Monday, April 06, 2009

By The People

I received an envelope this weekend from WILL-TV, that contained a DVD with all of the videos from the Lincoln Readings that we did back in October. You asked me to let you know when the videos are available, so I'm letting you know: They're out there. To see all of them, click here: WILL TV: By The People.

The only excerpt that Clint and I caught on the air was the opening medley of all of the participants reading the Gettysburg address.

Here's how mine went:

I wish we would have had an opportunity to meet everyone that read for the series, but we met only the young man that read after I did: Garrett Anderson.

An interesting sidenote is that though I'd never met him, I recommended him as a reader. A blog-reader-turned-friend, StFarmer, invited me to a luncheon in which I met a young veteran named Rob. Rob, in turn, told me about his friend Garrett, who had lost an arm in Iraq, and now did some public speaking about his experience there. "Children love him," I remember.

You know I kind of have a special place in my heart for soldiers, and Garrett is no exception. He's had a tough go with his injuries, and still has to battle the VA to get proper medical coverage. Here's an excerpt about Garrett, from Vets Under Siege.

Having only talked to him for a few minutes, I admire the hell out of him. He arrived early for his taping, and sat through mine, in between takes going over his own. He's very straight forward, and boldly approached the producer with one request: "My tongue was blown up and put back together. I cannot pronounce this phrase, we need to edit." When I spoke to him briefly, months later, in my own search for soldiers at Christmas, he matter-of-factly stated "I was blown up before Christmas." It takes you aback for a second, but sometimes I think we need to be taken aback.

Anyone that watches this Garrett's reading wouldn't know what he's been through, or what he goes through now. His injuries are not reflected, and his title is "Iraqi War Veteran." The last line, as he reads it, buckles me.

Well, this post just got away from me. I intended to give you a couple of links and be done with it, but I get carried away with unsung heroes, y'know? I have to make sure you know about them.

I just do.

Oh, and check out all that Lincoln stuff.


  1. Oh Sweetie, I am so proud of you for participating in this. And I'm going to embarrass you by saying that Lincoln's words apply to you as surely as anyone else. Truly.

    I am very angry after reading about Garret's treatment by the VA. Have things changed at all?

  2. Lincoln is great. I love Lincoln. If possible, I would mark myself as a fan of Lincoln on Facebook.

    Keep writing about the unsung heroes. We already know about Lincoln.

    Proud of you. ;)

  3. Anonymous2:46 PM

    Awesome job by both of you!!!!! So glad you posted a link for those of us who don't see t.v., except for once in a blue moon.

    I am very outraged by Garrett's story. It is very sad, that we can support women and children to reproduce and nothing more, but we give our soldiers the boot and let them deal with the not only the emotional issues they face, but let's just add in the extra medical expenses as well. It doesn't matter that they have given up so much already.
    Sorry about venting, I'd rather support a soldier who has done something and skip the welfare crowd altogether.

  4. Great story! Just an FYI, the first WILL-TV text link is broken. Just need to take out the in front of the URL. (Feel free to not post this comment)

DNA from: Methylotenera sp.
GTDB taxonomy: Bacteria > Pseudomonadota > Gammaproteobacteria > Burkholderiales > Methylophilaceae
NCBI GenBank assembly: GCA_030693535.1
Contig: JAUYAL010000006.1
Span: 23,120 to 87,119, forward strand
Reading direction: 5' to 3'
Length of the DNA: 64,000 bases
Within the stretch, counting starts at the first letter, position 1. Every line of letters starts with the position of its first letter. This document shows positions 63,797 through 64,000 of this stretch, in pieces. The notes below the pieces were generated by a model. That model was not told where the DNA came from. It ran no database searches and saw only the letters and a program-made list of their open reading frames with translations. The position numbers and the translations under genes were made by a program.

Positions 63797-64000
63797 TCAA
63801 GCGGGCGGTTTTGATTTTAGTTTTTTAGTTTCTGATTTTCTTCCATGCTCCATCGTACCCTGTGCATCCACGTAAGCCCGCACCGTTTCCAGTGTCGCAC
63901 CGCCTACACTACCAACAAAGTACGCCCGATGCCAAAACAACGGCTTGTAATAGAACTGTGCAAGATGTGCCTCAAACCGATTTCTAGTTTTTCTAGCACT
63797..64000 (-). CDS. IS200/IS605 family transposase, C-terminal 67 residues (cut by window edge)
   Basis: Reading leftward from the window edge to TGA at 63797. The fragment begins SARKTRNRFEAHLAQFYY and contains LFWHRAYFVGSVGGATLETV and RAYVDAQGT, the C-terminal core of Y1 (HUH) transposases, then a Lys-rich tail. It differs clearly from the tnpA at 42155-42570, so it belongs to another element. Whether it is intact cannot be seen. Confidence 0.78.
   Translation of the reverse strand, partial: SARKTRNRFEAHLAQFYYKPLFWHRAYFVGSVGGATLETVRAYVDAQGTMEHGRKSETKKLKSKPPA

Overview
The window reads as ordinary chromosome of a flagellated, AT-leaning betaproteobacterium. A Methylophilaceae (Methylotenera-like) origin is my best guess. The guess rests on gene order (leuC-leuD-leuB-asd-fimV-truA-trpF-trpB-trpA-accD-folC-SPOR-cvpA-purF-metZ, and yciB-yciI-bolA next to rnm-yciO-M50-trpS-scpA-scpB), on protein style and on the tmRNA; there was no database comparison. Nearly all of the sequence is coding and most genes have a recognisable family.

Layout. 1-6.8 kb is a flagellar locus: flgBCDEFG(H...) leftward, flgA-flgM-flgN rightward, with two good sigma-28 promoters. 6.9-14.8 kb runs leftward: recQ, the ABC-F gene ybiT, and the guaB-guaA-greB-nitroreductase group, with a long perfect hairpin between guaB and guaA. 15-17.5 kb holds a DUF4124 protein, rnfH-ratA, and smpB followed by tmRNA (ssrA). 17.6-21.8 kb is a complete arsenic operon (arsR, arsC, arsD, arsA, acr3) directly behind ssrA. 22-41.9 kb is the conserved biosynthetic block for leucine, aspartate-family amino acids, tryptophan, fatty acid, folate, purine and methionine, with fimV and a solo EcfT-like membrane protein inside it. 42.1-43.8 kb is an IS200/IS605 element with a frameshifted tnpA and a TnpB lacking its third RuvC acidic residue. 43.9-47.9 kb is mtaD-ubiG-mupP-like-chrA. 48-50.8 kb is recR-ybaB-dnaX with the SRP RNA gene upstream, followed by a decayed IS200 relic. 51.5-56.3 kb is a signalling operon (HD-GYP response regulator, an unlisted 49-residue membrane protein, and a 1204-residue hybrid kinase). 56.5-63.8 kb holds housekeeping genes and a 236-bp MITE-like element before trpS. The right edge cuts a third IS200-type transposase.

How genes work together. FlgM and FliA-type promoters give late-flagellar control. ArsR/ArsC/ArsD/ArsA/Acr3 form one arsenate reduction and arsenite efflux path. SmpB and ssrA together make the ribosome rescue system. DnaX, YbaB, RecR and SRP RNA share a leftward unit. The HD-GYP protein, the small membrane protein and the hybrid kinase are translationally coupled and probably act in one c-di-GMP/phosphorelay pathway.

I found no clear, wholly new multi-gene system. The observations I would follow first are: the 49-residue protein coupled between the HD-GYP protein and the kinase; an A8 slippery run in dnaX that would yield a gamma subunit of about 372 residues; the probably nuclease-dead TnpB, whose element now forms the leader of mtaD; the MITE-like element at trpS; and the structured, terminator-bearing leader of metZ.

5. I should put out there that I don't know where Garrett is with his "battle" with the VA right now. His injuries were incurred 4 years ago, and I pray that all wrongs have been righted.

    Joel, thanks for the heads up!

  6. That was nearly perfect Lori. For all that details of preparations, you sound surprisingly calm and contained :)

    As for Garrett, Hat's off to you Sir!

  7. StFarmer8:47 PM

    I'm so happy that Rob introduced you to Garret. I wish I had Rob's email address for you but he has left the internship program and now works for GE. I think he is in MN.

    Great job by both you and Garret!

  8. iirc, Anderson finally won his VA battle a while back ago, but the initial denial/delay was outrageous to say the least.

    My first VA denial was that I had proved an injury in the service, but did not have enough medical evidence to show I had a current problem related to it.

    My second VA denial was that I proved I had current problems due to an injury, but that I couldn't prove that it happened in the service.

    It took more than a few years, but eventually I dumped enough redundant proof on them they gave up and accepted the facts.

    It was endlessly frustrating when it happened to me, just some schmoe that got injured in the service, not combat. It was infuriating when decorated combat soldiers were coming back and I started hearing about them getting the same treatment. Anderson's story is one that's hard to forget, and hopefully voters won't forget it either when they hear politicians focus more on quotas for adjudicating claims than accurately adjudicating claims in a timely fashion.

    Lawyers are allowed to help vets in VA appeals now, and there are some handy resources on the web from guys who either know or know the right guy to answer questions. Jim Strickland's mailbag and VA claim guide on is the best I've ever seen to cut through the rumors and misinformation floating out there and get the facts, even if they're unpleasant.

  9. Wow. That was really great. You are one Cool Chica, you are.

  10. Great post Lori.

    We don't hear enough from the unsung heros.

  11. You were great! That was the perfect reading for you, too. Good going!


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